Putting It On Ice

It may seem like an option from a science fiction movie, but these days it is possible to preserve yourself cryogenically.  Before you begin planning your futuristic life, this option is not for the faint of heart.

Something to consider is that while there are various facilities to cryogenically store genetic material, the suspension of whole human bodies remains controversial.  Currently only two facilities exist in the U.S. which can cryogenically preserve your body, Alcor Life Extension Foundation and the Cryonics Institute. Additionally, Alcor is the only facility in the U.S. which provides for neurosuspension (preserving just the brain and brain stem).

While current prices are not readily available, this option carries quite the sticker shock.  Back in 2013, prices for Alcor’s neurosuspension alone were an estimated $70,000 (with an additional $10,000 for transport to the storage facility). That figure jumped exponentially for whole body suspension, to a jaw dropping estimated $200,000 base price (plus $80,000 for transport). In the eight years since, these prices have likely risen to even steeper estimates.

Back in 2013, the Cryonics Institute quoted a more modest $28,000 for whole body suspension.  However, that fee did not include the cost of transport or of stand-by preservation procedures, which likely brought the cost up drastically. In order to cover these eye watering prices of preservation and long-term care, cryonicists will often take out additional life insurance policies and name the preservation company as the beneficiary.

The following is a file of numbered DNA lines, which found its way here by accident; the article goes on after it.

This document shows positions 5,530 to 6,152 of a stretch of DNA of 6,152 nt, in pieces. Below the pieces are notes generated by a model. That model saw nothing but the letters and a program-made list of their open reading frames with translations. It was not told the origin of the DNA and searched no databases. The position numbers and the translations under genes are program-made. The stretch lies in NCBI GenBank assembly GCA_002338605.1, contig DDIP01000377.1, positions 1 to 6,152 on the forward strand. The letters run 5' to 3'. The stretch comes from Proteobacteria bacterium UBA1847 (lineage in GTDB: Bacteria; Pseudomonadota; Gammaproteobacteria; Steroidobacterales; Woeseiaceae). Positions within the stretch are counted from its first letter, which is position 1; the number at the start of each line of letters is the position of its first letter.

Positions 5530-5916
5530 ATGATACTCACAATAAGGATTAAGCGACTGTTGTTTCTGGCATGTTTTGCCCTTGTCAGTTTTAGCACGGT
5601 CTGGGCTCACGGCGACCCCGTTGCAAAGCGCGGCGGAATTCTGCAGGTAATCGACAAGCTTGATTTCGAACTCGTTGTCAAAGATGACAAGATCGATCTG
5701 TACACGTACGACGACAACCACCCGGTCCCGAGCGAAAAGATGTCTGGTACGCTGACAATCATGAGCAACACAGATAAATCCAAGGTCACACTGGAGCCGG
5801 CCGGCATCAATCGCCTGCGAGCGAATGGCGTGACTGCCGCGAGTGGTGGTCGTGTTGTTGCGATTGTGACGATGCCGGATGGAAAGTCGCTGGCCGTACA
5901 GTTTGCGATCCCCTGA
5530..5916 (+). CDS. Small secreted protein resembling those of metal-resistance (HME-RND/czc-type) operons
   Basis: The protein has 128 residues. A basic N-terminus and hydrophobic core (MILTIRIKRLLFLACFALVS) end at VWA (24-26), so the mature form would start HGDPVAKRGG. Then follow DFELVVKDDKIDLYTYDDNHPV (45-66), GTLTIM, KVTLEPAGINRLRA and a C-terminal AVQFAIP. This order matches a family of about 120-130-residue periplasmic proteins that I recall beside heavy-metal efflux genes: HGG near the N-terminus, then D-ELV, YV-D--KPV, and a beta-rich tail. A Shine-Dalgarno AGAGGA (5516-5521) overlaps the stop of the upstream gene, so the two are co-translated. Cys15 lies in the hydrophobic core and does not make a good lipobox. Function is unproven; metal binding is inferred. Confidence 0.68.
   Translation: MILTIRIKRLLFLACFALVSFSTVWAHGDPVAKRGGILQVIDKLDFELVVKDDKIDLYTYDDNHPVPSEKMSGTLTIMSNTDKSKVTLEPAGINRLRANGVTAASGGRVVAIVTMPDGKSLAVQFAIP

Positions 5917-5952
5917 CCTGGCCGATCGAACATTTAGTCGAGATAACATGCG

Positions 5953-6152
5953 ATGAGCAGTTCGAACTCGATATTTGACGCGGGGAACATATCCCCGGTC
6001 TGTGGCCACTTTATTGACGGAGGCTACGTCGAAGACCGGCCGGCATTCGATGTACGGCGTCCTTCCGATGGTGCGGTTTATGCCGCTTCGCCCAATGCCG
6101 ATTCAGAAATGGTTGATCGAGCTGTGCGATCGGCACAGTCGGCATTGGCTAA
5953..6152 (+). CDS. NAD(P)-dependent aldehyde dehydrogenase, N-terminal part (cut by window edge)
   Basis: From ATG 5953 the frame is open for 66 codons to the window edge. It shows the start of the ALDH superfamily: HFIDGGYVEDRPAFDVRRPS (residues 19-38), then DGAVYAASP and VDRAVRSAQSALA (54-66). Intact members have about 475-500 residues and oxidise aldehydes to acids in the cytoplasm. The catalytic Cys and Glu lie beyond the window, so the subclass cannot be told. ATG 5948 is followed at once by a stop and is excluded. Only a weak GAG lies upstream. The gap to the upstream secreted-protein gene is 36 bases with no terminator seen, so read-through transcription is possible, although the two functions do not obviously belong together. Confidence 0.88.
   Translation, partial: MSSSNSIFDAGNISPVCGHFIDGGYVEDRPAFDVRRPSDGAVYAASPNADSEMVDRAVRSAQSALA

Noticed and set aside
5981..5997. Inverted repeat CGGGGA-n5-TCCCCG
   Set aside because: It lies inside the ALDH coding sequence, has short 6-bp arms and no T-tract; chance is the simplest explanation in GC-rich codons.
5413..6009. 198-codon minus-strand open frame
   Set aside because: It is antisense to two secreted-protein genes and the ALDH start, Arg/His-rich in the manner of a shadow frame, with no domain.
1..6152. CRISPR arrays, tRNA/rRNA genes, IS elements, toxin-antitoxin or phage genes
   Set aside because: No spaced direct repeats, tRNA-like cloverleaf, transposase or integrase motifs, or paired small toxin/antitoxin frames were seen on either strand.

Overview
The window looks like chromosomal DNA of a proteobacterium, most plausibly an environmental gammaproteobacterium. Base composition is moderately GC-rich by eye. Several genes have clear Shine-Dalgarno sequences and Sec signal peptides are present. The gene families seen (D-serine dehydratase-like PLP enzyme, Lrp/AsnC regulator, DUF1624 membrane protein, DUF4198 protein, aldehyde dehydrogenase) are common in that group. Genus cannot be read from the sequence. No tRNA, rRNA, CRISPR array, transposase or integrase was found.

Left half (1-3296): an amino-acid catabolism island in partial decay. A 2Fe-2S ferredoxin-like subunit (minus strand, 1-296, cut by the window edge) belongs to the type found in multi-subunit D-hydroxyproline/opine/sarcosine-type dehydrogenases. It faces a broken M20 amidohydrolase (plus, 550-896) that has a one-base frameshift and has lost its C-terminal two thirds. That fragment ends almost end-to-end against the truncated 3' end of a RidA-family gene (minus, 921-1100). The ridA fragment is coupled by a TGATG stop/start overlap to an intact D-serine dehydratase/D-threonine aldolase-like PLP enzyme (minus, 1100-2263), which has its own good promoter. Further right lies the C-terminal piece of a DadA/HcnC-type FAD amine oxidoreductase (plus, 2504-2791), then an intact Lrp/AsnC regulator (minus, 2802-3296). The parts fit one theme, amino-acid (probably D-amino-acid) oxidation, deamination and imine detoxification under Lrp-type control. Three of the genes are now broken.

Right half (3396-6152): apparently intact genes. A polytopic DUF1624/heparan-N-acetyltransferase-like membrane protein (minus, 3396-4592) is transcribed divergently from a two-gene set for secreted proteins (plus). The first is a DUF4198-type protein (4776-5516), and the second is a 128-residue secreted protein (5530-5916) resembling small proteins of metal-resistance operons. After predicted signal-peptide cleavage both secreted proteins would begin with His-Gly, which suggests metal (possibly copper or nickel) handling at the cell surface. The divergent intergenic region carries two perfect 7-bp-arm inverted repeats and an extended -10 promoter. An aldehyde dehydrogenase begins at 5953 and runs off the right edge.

Furthermore, the carbon footprint of this choice is rather large. The chemicals and energy needed to continue to run the preservation equipment and ensure your material does not become frost bitten have an environmental impact. Meaning, those wishing to live a more green-focused life may want to look elsewhere.  But, for those who can stomach the cost, the future may be calling to you.

Something else to consider when planning your preservation, is ensuring your designated helpers will comply with your wishes.  This is especially important for cryonicists, since often the money spent for preservation is wasted when the loved ones of a cryonicists (who often don’t agree with their choice) choose a more traditional method of disposing of your remain.  This makes it all the more important to have a plan in place which either pre-designates a guardian or medical power of attorney agent who sympathetic to your choice or prevents those opposed to cryopreservation from making decisions for you when you’re incapacitated or deceased.

Completing an Estate Plan

Often the more un-conventional the plan to dispose of your remains, the more important it is to have a clear plan in place and to make sure the plan is updated so it remains effective.  If you have begun an estate plan, but didn’t finish it, or if you have decided on a non-conventional choice to dispose of your remains, now may be the time to complete or update your plan.

Nielsen Law PLLC provides family focused estate and disposition of remains disposal for families and individuals in Austin, Round Rock, Cedar Park, and the Central Texas area.  For more information and to learn about our firm, please contact us.